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Hamburger

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Hamburger

Postby Dr. Goodword » Tue Jul 02, 2013 11:41 pm

• hamburger •


Pronunciation: hæm-bêr-gêr • Hear it!

Part of Speech: Noun

Meaning: 1. Ground beef. 2. A round patty of ground beef, usually though not necessarily served between two slices of bread or in a bun with condiments (mustard, ketchup, pickles or relish, tomatoes, and lettuce are among the favorites).

Notes: Today's Good Word long ago fell victim to 'folk etymology', a misanalysis of a borrowed word that makes it more recognizable. Even though it originates as the German derivation meaning something from the city of Hamburg (Hamburg-er), English speakers immediately perceived the word ham in it and began replacing that word with so many others that burger finally became a word on its own.

In Play: I only wish I had a nickel for every hamburger that will be cooked and consumed in the US this Fourth of July. The all-American hamburger is by far the favorite food for celebrating US Independence Day, despite its origin (see the Word History).

Word History: In the 13th and 14th centuries Turkic tribes known as Tatars roamed across the plains of what today is Russia. They were known for chopping meat (probably because it was tough), mixing it with spices (to hide any spoilage), and eating it raw. This idea gravitated to the German town of Hamburg, which became famous for its beefsteak Tatar, ground beef served with onions and spices without benefit of the flame. When this 'Hamburg steak' reached the US, it was generally served cooked. The term Hamburger steak first appeared in the January 5, 1889 edition of the Walla Walla (Washington) Union. The steak was soon dropped, but it wasn't until the 1930s that the word cheeseburger appeared and by 1939 hamburger had been shortened to burger. At that point, a flood of compounds with this new word began to appear: fishburger, turkeyburger, baconburger, and so on and on and on. (Today's word is courtesy of Dr. Goodword, himself a Lewisburger celebrating our nation's birth in his hometown, Lewisburg, PA, USA.)
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Re: Hamburger

Postby tapoensgen » Wed Jul 03, 2013 4:59 am

Today's word history appears to me very flimsy at best. The Tatars or Tartars where not a people at all. The term refers to an area within the Mongol Empire (so not Russia) inhabited by a number of peoples - Turkic, Mongol and Cossack. They, and indeed other horse people where known for softening meat under their saddles, but there is no evidence that they were necessarily known for chopping it, which was established culinary practice well before Genghis Khan incorporated Tartary into his empire. Furthermore, there is no evidence that the somewhat unremarkable idea of chopping meat had gravitated to Hamburg, a port know more for its fish cuisine. You could also safely assume that ingenious Germans had long figured out that meat could be chopped. Indeed, Steak Tartare (in the UK we use the French spelling with an extra "e") is a distinctly French recipe and was exported to Germany probably by Napoleon. Steak Tartare's etymology is unclear, as it appears to have emerged as a variant of the Steak à l'Américaine, served with Sauce Tartare (or Tartare Sauce to us English speakers). Interesting that the French adopted and I dare say improved what they thought of as an American dish - chopped steak with spices. Therefore, it is spurious to suggest that Hamburg was the origin of the Steak Tartare, indeed it was not nor has it ever been famous for it. Chopped meat in various shapes, both flat and as balls, spiced or plain and boiled, grilled or fried was around in Germany and Scandinavia long before the discovery of America, and it is still popular in those countries with many names other than Hamburger (despite MacDonalds's best efforts). It is much more likely that perhaps an immigrant (butcher) from Hamburg made the German meat patties (they would be called "Frikadellen" in Hamburg) popular in New York, whence they spread.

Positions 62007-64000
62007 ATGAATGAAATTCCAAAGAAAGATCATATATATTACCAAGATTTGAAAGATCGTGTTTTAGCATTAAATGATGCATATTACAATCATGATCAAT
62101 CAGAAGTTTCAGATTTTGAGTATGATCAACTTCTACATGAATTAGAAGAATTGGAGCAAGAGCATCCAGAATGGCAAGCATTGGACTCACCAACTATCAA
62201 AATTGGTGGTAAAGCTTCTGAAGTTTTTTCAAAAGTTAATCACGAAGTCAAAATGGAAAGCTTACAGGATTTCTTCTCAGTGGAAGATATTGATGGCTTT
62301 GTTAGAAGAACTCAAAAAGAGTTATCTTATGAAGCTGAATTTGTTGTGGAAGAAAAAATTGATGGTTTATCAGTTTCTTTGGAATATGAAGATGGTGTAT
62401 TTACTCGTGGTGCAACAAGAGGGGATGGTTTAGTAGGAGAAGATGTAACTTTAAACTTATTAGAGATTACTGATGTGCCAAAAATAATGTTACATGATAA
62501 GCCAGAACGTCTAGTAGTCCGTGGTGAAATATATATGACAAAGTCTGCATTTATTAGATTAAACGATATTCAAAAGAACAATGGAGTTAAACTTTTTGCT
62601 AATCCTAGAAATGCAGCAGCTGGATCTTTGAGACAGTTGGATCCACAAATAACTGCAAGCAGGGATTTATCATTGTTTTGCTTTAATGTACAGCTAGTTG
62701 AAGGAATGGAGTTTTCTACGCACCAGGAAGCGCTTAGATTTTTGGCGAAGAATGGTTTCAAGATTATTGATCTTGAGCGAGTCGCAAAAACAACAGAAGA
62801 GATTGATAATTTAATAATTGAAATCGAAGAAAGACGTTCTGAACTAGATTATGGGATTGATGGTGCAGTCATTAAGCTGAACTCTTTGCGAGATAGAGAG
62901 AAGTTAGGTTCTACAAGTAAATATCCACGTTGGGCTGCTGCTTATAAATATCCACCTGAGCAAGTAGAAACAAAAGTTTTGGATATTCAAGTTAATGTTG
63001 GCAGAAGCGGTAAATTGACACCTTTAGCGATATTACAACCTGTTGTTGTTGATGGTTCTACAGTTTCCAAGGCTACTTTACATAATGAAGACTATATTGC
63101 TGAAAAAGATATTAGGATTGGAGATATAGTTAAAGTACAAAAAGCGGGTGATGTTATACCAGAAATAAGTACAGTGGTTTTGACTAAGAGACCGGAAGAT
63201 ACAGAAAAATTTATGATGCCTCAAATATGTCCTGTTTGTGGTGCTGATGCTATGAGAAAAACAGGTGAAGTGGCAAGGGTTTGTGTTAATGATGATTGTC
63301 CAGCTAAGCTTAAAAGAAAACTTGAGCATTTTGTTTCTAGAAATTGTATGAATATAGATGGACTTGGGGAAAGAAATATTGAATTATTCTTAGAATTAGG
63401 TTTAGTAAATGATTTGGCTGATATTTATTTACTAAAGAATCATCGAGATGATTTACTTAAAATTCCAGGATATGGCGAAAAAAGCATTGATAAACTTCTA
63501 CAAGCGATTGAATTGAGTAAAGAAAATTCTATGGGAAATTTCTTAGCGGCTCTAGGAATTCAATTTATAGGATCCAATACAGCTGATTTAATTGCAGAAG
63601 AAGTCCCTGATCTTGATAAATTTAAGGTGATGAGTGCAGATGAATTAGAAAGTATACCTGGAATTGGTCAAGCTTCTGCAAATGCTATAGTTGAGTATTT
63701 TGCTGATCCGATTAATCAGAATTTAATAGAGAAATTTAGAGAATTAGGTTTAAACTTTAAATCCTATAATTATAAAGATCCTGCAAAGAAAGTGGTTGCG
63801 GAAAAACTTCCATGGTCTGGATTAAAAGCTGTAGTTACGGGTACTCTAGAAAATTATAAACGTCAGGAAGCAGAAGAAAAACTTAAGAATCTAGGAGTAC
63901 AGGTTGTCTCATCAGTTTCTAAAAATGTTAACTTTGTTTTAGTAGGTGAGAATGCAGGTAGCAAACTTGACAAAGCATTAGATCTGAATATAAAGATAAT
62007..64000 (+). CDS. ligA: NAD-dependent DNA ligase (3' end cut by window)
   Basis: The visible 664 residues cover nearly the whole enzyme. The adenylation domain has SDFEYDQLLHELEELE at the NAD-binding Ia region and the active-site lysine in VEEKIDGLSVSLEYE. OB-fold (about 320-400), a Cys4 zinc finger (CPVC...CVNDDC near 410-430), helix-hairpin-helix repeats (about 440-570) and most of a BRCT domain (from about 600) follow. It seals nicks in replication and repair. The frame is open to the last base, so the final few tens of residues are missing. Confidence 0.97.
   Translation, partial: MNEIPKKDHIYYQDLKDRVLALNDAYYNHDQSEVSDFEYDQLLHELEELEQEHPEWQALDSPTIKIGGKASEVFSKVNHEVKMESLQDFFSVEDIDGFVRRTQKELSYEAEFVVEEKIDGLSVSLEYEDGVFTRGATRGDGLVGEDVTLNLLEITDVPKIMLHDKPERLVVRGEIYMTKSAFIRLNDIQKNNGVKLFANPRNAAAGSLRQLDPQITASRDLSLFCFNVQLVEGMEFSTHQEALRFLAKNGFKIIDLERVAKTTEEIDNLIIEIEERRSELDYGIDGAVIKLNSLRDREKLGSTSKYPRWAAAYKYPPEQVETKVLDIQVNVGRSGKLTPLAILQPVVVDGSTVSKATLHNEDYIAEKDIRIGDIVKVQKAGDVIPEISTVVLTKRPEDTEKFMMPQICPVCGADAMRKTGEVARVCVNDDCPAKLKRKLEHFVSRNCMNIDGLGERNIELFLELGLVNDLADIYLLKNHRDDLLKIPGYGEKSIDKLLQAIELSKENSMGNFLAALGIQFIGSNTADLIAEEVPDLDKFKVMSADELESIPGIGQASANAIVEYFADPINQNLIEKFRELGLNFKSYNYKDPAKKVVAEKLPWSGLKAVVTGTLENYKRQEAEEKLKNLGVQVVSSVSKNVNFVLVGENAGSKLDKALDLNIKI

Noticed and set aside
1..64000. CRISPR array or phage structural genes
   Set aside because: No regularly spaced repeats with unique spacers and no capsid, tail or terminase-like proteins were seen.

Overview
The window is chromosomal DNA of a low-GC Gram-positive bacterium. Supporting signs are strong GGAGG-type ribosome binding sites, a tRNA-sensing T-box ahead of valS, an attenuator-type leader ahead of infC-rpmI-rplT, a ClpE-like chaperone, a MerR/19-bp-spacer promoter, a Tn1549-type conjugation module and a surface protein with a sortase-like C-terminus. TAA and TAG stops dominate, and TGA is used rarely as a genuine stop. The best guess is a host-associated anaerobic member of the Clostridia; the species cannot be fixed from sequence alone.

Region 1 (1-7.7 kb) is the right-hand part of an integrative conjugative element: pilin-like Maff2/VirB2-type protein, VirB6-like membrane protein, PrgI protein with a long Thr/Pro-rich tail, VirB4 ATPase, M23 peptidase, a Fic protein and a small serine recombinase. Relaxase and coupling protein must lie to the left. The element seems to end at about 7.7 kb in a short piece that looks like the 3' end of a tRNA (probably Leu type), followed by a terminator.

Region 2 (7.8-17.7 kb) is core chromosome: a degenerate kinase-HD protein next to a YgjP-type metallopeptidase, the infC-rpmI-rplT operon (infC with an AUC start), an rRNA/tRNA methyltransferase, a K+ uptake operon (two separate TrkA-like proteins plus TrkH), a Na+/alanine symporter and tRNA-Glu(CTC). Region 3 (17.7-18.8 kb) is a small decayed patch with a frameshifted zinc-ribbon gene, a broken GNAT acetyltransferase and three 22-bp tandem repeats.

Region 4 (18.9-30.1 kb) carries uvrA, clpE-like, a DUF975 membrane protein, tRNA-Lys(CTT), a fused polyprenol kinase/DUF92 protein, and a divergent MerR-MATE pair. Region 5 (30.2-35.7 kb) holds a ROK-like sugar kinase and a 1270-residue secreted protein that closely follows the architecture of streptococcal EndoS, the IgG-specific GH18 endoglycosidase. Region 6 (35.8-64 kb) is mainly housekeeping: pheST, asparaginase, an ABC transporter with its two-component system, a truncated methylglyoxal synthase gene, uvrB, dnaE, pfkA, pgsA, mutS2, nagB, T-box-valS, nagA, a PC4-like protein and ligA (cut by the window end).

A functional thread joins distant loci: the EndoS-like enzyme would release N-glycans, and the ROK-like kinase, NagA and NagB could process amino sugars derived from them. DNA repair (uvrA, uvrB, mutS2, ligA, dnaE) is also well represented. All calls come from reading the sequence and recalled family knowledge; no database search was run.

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Re: Hamburger

Postby MTC » Wed Jul 03, 2013 6:05 am

According to ChaCha, an online answer service, "There are roughly 38 million 356 thousand 164 burgers eaten daily in the United States." Doing the math, if Dr. Goodword "had a nickel for every hamburger that will be cooked and consumed in the US this Fourth of July," he would have added $1,917,808.20 (38,356,164 X .05) to his bank account, (probably a lot more considering hamburger consumption increases by multiples on the Fourth) certainly enough to retire on a remote, palm-fringed paradise where, swinging in his hammock, kissed by tropic breezes and island maidens, he would not have to listen to the trollish rantings of posters like tapoensgen.
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Re: Hamburger

Postby LukeJavan8 » Wed Jul 03, 2013 11:11 am

All of which is a good way to introduce
HAPPY 4TH OF JULY TO AMERICANS
-----please, draw me a sheep-----
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Re: Hamburger

Postby Slava » Wed Jul 03, 2013 4:10 pm

In a defense of the Good Doctor, I must point out that hamburger was first treated in 2000. While the post should have been edited and updated over the years, I expect way back then, a nickle might just well have made the grade.
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